These sections are little more than forced frustrations, some of which you have to deal with repeatedly when going back through levels. Contrary to the thoughtful puzzles surrounding it, Darq’s stealth is disappointing. The terrifying monsters are a real threat in what is otherwise a completely made-up world, with the underlying premise of lucid dreams enabling all of the otherworldly mechanics that Darq offers. His view of the subconscious mind can easily be compared to classic Tim Burton films.
Your character has stick-like appendages and empty black eyes that go well with the bleak, gloomy world filled with oppressive shades of gray and a ubiquitous industrial revolution theme. The variation in levels, from an abandoned hospital to a coal-soaked locomotive, contributes much to the world. Darq runs on cliché creepy spaces but realizes them so well in his visual style that they feel fresh rather than cheesy.
Part of what sets each of these spaces apart is the exceptional sound design. Darq can be frighteningly quiet at times, with only your long-distance footsteps reverberating in the distance. But the silence only accentuates the quality of a creaky wheelchair moving towards you or the sharp screams of enemies alerted to your presence when you enter a room. Interactions with puzzle elements are often accompanied by loud, crisp sound effects that permeate the quiet halls of the levels in which they are located, always creating a feeling of unease as you wander around the gloomy world of Darq.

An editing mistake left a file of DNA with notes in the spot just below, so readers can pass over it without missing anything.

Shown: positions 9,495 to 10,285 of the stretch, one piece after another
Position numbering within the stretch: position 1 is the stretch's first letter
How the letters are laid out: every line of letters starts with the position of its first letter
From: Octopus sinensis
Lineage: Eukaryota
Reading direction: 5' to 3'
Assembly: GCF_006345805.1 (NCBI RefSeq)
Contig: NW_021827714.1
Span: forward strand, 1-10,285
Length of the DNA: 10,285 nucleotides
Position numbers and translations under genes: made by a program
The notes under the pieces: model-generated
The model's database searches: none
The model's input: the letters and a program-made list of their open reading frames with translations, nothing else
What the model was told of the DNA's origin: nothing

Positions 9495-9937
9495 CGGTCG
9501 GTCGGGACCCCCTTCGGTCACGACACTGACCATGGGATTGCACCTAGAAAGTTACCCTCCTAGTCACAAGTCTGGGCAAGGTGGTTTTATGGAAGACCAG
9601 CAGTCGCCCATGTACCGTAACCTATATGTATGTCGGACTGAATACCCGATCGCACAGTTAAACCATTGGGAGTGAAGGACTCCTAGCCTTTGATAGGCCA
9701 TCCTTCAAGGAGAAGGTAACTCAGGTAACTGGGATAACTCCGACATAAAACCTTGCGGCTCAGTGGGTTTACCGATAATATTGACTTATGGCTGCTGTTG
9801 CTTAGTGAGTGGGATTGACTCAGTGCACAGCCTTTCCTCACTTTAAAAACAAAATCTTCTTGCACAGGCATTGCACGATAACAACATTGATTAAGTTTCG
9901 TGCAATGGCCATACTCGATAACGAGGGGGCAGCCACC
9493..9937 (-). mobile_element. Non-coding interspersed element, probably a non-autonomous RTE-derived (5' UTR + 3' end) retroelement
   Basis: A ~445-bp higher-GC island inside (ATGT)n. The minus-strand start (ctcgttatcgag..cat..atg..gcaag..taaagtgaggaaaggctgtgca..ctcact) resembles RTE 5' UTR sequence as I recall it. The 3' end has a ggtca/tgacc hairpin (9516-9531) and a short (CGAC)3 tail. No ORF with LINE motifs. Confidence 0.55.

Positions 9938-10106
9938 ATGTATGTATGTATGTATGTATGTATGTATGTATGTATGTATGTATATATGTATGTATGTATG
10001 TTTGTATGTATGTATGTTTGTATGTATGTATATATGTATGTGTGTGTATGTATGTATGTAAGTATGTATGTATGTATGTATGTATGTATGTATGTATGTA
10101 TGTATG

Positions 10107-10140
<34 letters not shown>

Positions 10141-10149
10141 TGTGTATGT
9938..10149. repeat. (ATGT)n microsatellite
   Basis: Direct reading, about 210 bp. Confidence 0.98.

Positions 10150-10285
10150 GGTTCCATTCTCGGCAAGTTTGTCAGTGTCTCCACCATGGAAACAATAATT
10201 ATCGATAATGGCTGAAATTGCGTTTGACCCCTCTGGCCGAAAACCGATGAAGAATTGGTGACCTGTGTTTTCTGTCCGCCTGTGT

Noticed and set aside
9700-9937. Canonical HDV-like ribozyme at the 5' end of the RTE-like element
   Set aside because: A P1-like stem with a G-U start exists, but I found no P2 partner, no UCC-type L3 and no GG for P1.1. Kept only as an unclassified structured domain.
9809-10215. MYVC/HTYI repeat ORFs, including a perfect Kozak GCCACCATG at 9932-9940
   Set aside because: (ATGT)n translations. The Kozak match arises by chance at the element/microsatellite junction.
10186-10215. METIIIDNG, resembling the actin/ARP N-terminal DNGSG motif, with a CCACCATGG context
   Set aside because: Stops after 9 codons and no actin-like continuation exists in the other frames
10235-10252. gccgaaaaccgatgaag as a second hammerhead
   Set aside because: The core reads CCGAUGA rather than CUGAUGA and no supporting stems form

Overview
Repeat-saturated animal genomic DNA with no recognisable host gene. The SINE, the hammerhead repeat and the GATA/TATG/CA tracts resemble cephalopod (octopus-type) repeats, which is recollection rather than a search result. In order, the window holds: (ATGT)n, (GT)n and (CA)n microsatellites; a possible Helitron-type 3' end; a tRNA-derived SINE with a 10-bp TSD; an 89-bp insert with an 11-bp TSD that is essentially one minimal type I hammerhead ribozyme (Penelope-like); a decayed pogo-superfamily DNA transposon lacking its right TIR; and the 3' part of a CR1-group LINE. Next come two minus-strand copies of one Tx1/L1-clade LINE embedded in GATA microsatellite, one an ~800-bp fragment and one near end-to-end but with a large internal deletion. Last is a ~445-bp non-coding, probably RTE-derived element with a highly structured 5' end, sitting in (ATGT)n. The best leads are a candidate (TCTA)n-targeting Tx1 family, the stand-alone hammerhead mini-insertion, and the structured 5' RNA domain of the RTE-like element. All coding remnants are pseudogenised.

It is a pity that with all this wonderfully spooky atmosphere, there is not much else to do once Darq’s seven chapters are over, which took me just over two hours. Each stage, except the finale, contains one collectible to find out if you fancy an extra challenge, which can make return visits a little rewarding. However, Darq’s brevity is disappointing because of the potential that remains on the table.
The opening chapters are too short, and the finale breaks through the structure of each chapter before leaving Darq’s most compelling pieces in the middle. Plus, each level doesn’t get enough time to explore the breadth of its unique puzzle mechanics, bringing the ending to life just as it feels as if momentum is starting to form.
Darq Review: Conclusion
As short as it is, Darq offers well-designed puzzles that are incredibly satisfying to solve on your first playthrough, each intelligently building on the last. Darq never stumbles ultimately in frustration, even if it stands out a bit from disappointing stealth sections. But the gloomy atmosphere and exceptional sound design delight you in its dark world of dreams. Darq is full of great ideas that contribute to a sleek and short package, but it’s hard not to want more when it’s done.
Set in the lucid dreams of his main character, Lloyd, Darq is creepy and disturbing; the twisted world is home to shocking figures of pure body horror.